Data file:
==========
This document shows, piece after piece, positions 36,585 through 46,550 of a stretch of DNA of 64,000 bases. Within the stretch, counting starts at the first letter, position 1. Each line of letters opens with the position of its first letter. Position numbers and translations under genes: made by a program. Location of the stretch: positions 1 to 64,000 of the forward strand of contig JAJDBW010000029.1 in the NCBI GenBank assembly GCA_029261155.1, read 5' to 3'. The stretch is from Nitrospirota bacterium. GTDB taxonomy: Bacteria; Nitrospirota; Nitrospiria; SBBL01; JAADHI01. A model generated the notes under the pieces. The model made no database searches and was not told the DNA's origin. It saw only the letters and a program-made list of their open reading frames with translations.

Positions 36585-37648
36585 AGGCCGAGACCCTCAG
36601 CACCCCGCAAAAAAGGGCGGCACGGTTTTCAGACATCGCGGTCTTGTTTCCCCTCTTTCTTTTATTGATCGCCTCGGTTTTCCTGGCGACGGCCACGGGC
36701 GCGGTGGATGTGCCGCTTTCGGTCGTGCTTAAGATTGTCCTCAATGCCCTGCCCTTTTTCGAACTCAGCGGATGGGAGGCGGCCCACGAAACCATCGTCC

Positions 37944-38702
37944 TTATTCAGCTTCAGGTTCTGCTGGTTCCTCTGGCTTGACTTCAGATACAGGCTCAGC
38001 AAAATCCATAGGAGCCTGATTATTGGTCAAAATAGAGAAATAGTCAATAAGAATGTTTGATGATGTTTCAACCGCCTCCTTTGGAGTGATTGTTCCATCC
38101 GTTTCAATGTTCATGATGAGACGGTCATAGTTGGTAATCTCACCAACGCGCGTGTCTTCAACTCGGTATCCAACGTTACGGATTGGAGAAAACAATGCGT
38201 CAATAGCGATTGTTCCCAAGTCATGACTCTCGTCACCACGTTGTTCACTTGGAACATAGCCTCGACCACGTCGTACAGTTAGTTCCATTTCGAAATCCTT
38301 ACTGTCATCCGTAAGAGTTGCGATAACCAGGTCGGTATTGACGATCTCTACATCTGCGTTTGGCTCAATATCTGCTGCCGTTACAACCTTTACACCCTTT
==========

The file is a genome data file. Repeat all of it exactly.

This document shows, piece after piece, positions 36,585 through 46,550 of a stretch of DNA of 64,000 bases. Within the stretch, counting starts at the first letter, position 1. Each line of letters opens with the position of its first letter. Position numbers and translations under genes: made by a program. Location of the stretch: positions 1 to 64,000 of the forward strand of contig JAJDBW010000029.1 in the NCBI GenBank assembly GCA_029261155.1, read 5' to 3'. The stretch is from Nitrospirota bacterium. GTDB taxonomy: Bacteria; Nitrospirota; Nitrospiria; SBBL01; JAADHI01. A model generated the notes under the pieces. The model made no database searches and was not told the DNA's origin. It saw only the letters and a program-made list of their open reading frames with translations.

Positions 36585-37648
36585 AGGCCGAGACCCTCAG
36601 CACCCCGCAAAAAAGGGCGGCACGGTTTTCAGACATCGCGGTCTTGTTTCCCCTCTTTCTTTTATTGATCGCCTCGGTTTTCCTGGCGACGGCCACGGGC
36701 GCGGTGGATGTGCCGCTTTCGGTCGTGCTTAAGATTGTCCTCAATGCCCTGCCCTTTTTCGAACTCAGCGGATGGGAGGCGGCCCACGAAACCATCGTCC

Positions 37944-38702
37944 TTATTCAGCTTCAGGTTCTGCTGGTTCCTCTGGCTTGACTTCAGATACAGGCTCAGC
38001 AAAATCCATAGGAGCCTGATTATTGGTCAAAATAGAGAAATAGTCAATAAGAATGTTTGATGATGTTTCAACCGCCTCCTTTGGAGTGATTGTTCCATCC
38101 GTTTCAATGTTCATGATGAGACGGTCATAGTTGGTAATCTCACCAACGCGCGTGTCTTCAACTCGGTATCCAACGTTACGGATTGGAGAAAACAATGCGT
38201 CAATAGCGATTGTTCCCAAGTCATGACTCTCGTCACCACGTTGTTCACTTGGAACATAGCCTCGACCACGTCGTACAGTTAGTTCCATTTCGAAATCCTT
38301 ACTGTCATCCGTAAGAGTTGCGATAACCAGGTCGGTATTGACGATCTCTACATCTGCGTTTGGCTCAATATCTGCTGCCGTTACAACCTTTACACCCTTT